Trash or Treasure
Censorship and the Changing Meanings of the Video Nasties


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Trash or Treasure
Censorship and the Changing Meanings of the Video Nasties

by Kate Egan (Author)
Eric Schaefer (Series Edited)
Mark Jancovich (Series Edited)



ISBN: 9780719072338


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Trash or treasure is a wide-ranging historical study of the British circulation of the video nasties - A term that was originally coined to ban a group of horror videos in Britain in the 1980s but which continues to have cultural resonance in Britain up to the present day.

By examining the discourses that inform the circulation of a group of banned films (including the growth of DVD, the internet and the academic rehabilitation of horror films), the book argues that censorship is not just about rules and regulations, but also about the material, cultural and commercial consequences of a censorhsip act of law. It will be of great interest to lecturers and students of film, popular culture and the media, as well as enthusiasts of horror films and those interested in film censorship debates.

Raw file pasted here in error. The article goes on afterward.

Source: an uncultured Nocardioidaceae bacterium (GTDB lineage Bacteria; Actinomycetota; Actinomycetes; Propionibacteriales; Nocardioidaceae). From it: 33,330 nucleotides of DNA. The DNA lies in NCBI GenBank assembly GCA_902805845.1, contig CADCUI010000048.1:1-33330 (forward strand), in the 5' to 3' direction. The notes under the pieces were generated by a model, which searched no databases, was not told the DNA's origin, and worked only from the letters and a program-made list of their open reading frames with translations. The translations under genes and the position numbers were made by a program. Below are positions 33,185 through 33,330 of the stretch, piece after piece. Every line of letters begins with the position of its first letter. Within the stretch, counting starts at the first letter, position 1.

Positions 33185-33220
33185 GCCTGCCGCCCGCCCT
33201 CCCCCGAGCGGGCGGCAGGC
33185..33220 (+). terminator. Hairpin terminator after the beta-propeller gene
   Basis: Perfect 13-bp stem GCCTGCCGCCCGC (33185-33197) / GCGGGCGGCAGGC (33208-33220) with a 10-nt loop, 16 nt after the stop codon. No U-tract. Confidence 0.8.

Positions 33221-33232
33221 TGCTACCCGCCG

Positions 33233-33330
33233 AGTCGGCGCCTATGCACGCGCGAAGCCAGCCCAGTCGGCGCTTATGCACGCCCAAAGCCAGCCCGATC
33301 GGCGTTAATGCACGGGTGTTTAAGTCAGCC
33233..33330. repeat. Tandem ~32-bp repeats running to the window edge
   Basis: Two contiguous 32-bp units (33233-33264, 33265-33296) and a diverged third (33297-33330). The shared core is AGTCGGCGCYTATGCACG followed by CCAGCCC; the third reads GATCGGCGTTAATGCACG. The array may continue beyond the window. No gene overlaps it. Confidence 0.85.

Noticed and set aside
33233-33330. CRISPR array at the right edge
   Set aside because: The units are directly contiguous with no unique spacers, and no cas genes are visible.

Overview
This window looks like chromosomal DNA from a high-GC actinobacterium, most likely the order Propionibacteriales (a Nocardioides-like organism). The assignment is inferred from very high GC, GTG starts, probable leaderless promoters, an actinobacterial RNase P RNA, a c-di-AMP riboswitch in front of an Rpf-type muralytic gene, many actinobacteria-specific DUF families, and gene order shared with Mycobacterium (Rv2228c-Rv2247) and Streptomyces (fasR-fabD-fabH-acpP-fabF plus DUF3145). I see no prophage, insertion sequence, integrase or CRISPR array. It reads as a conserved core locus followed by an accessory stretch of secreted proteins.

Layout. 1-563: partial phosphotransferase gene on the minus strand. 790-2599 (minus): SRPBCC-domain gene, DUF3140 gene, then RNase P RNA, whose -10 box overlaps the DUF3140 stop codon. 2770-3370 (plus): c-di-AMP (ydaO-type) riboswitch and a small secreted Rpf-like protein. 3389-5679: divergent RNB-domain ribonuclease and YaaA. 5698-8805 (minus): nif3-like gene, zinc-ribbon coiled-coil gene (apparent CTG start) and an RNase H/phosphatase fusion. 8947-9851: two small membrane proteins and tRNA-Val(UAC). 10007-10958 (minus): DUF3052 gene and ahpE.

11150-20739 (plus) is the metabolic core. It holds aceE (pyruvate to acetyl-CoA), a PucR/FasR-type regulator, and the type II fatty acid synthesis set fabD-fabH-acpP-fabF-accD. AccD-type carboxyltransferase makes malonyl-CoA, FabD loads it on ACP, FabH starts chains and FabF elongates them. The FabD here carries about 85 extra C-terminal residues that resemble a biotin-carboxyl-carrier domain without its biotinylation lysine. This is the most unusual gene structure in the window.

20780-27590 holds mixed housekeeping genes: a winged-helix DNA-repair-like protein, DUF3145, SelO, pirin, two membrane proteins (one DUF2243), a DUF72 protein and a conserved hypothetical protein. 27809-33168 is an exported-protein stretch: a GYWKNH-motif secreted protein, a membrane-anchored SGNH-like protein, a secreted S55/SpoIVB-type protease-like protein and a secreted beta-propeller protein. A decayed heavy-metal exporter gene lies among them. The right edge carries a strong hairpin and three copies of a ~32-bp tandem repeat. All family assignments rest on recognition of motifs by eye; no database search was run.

ISBN 719072336
ISBN13 9780719072338
Publisher Manchester University Press
Format Paperback
Publication date 01/04/2012
Pages 286
Weight (grammes) 369
Published in United Kingdom
Height (mm) 216
Width (mm) 138

Introduction: the video nasties and the consequences of censorship. Producing the nasties
The British art of policing cultural boundaries: the legacy of British horror film reviewing
Reconsidering 'the plague years': the marketing of the video nasties
A 'real horror show': the video nasty press campaign. Cults, collectors and cultural memory
Mapping out the territory of a fan culture: video nasties and the British horror magazine
Facts, lists and memories: 'masculine' identities and video nasty websites
The celebration of a 'proper product': exploring video collecting through the video nasties Re-releases and re-evaluations
Previously banned: remarketing the nasties as retro products
Low or high?
Film Four, film festivals and the nasties
Conclusion: the nasties, British film culture and cross-cultural reception